When Anthony Mangieri finally closed the doors on his Una Pizza Napoletana this week in New York’s East Village, the New York Times covered the story. How many pizzerias get that kind of attention?
It’s probably fair to say that Mangieri’s pizzeria was unique in America. A purist, he made only four different Neapolitan pizzas, using only the traditional ingredients for his crust and simple toppings. No pepperoni here, just San Marzano tomatoes (or cherry tomatoes on one version), fresh mozzarella, fresh basil leaves and olive oil. The place was small, and he refused to add even salads to his menu. No wine cellar (except for a fizzy red he likes with his pies). Just pizza.
The bad news for New York pizza fanatics is good news for us on the West Coast. When I phoned him, Mangieri told me he was coming out to San Francisco to see if he could put something together. Having sold the place (but not the name) to Motorino, by all accounts among New York’s best pizzerias, he has some options.
Anthony Mangieri, seen here at his recently shuttered New York restaurant, Una Pizza Napoletana.
“I’ve always wanted to live out there,” he said. “I’ve been saying that for years, but I’ve been scared to leave all my friends and family here.”
His immediate plans are to take some time off, travel to Europe, and “get on my bike and get some exercise, which is something I can’t do as much as I would like here.” Mangieri likes to ride in the mountains, and there are plenty of those near San Francisco.
He’s had other chances to move to California before. But, he says, “I’ve always chickened out at the last minute. I figure if I don’t do it now, I’ll never do it.”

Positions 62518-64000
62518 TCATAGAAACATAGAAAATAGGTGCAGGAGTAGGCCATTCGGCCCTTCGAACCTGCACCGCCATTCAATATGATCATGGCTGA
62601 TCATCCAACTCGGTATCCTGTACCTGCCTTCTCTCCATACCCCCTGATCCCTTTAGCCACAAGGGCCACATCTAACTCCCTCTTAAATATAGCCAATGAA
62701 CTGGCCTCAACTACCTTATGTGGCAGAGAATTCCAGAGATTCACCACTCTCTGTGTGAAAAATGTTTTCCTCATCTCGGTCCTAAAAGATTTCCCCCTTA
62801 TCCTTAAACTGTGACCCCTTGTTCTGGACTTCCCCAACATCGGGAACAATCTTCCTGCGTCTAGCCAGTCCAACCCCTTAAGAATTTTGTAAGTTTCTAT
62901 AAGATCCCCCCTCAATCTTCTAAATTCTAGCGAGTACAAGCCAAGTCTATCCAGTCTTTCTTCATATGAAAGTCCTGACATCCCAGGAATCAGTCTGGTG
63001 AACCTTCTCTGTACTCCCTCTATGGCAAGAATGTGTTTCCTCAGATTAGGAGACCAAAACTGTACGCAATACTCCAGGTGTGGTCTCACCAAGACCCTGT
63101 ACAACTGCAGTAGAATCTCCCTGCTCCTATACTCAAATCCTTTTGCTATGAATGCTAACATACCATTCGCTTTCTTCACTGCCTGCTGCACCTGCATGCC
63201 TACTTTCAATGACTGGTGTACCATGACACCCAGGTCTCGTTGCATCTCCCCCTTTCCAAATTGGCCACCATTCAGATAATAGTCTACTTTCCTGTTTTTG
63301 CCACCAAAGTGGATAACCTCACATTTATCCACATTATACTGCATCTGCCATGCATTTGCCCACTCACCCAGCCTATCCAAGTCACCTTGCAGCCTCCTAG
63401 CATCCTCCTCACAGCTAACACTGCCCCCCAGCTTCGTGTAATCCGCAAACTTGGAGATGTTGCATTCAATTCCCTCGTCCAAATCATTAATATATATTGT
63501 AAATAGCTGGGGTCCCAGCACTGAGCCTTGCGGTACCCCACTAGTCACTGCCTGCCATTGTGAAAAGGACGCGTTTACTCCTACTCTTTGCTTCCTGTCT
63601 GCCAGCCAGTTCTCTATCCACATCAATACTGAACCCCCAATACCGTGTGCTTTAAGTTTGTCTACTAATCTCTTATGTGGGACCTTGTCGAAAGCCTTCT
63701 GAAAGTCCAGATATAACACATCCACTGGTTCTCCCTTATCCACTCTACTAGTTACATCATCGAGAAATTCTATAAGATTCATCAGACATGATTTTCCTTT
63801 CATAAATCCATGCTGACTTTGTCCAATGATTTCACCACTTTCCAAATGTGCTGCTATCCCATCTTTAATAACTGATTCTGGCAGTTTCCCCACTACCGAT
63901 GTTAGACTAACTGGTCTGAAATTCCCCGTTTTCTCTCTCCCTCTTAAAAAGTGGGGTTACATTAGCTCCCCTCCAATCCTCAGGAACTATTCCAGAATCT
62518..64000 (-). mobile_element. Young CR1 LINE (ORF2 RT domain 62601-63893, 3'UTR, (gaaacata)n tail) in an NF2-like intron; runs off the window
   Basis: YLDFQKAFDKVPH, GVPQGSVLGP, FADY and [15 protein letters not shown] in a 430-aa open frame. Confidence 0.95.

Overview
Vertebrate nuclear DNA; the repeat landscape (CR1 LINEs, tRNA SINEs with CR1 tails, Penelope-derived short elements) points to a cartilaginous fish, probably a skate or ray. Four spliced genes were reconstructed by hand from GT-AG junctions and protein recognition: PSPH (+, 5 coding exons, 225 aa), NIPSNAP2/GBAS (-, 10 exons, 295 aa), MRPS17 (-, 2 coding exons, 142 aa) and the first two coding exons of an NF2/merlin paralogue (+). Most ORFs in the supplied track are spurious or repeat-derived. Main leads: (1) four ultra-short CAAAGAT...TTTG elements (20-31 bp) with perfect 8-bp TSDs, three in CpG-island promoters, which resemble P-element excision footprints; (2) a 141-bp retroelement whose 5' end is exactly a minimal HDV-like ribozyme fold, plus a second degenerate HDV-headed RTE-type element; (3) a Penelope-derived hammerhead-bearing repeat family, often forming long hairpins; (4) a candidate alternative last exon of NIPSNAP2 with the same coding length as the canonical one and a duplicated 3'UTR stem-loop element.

As a San Franciscan and pizza lover, I can’t wait to see Mangieri in my town. Recently the Chronicle’s restaurant critic named his favorite pizzerias, and the top of his list was Gialina, in my neighborhood. I love Gialina. Owner Sharon Ardiana does an amazing job with beautiful ingredients and a steel oven. The closest things in San Francisco to Mangieri’s wood-oven purism are A16 (which makes traditional pizzas as part of a larger restaurant) and Pizzaiolo in Oakland (which plays with toppings but does the wood oven thing nicely).
It will be exciting to see how my fellow San Franciscans take to Mangieri’s no-nonsense style.
“I would have to add salads to the menu in California,” he said, “but I don’t know if I would go much beyond that.” Gee, Anthony, how about a little wine cellar?
Jonathan Hirsch — Stanford, CA — July 22, 2009 9:49pm ET
Apj Powers — Dallas, TX — July 23, 2009 2:26am ET
Farhana Haque — Queens, NY — July 23, 2009 7:36pm ET
Eli Curi — New York — July 23, 2009 8:43pm ET
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